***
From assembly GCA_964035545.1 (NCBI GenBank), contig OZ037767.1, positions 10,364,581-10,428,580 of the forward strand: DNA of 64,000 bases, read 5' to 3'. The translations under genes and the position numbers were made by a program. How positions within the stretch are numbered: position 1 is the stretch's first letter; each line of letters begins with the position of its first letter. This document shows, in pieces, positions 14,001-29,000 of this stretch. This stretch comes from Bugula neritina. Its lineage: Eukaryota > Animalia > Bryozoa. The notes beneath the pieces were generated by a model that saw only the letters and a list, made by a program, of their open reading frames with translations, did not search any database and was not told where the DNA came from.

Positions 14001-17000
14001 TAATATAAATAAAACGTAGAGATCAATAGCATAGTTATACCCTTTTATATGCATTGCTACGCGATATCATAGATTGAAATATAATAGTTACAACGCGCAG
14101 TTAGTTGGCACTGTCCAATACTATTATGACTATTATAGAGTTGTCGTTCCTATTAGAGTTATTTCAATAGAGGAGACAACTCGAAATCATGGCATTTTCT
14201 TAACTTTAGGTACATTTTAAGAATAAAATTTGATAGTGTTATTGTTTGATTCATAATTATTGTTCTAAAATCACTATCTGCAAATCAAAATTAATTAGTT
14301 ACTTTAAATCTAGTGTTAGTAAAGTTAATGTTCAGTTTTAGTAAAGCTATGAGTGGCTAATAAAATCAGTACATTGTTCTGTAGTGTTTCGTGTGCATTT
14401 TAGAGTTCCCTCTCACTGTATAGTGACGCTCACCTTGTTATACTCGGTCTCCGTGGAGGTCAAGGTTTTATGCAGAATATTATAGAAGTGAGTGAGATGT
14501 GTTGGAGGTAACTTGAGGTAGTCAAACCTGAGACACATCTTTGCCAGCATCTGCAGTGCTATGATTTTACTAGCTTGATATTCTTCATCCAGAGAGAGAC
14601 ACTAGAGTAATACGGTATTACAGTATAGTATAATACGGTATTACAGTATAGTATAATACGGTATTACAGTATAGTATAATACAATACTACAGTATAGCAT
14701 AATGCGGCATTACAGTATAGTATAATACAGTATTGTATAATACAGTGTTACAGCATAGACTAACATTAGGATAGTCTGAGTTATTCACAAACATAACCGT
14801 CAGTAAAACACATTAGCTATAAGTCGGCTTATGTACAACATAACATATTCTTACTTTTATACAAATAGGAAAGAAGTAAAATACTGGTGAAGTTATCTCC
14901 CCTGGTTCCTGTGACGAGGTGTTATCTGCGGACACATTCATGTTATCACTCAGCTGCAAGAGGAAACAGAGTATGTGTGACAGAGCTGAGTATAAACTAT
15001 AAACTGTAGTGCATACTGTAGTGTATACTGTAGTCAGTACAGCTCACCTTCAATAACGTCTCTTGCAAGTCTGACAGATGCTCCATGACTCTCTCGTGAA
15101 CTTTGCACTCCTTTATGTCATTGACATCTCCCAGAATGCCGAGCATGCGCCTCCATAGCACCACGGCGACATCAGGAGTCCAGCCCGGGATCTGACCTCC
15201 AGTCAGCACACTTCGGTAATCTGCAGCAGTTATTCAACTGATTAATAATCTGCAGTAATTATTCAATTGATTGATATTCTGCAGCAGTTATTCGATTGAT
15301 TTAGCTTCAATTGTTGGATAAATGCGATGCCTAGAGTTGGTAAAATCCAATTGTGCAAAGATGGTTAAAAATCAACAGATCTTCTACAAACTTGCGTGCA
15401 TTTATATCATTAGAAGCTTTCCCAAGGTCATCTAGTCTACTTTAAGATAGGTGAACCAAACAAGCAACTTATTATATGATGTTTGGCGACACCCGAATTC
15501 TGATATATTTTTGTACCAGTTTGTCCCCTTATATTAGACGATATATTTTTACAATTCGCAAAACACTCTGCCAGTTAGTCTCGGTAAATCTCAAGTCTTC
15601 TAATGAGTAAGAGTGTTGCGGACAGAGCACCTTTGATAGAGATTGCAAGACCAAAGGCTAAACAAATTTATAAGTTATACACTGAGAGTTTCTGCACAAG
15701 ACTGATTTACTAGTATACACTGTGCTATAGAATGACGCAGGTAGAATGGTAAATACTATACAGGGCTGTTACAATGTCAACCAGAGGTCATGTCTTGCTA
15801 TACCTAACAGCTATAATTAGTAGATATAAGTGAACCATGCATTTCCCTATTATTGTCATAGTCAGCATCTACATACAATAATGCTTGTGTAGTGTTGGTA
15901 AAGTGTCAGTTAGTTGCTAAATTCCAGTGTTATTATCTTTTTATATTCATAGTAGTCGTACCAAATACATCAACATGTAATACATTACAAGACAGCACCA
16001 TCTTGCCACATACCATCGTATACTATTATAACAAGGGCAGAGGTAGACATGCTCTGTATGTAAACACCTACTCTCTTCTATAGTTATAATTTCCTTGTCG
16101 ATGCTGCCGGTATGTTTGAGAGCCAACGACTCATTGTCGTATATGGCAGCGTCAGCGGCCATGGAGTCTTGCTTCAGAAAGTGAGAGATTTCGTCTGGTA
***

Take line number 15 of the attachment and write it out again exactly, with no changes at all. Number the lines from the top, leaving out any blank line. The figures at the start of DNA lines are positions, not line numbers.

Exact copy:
15201 AGTCAGCACACTTCGGTAATCTGCAGCAGTTATTCAACTGATTAATAATCTGCAGTAATTATTCAATTGATTGATATTCTGCAGCAGTTATTCGATTGAT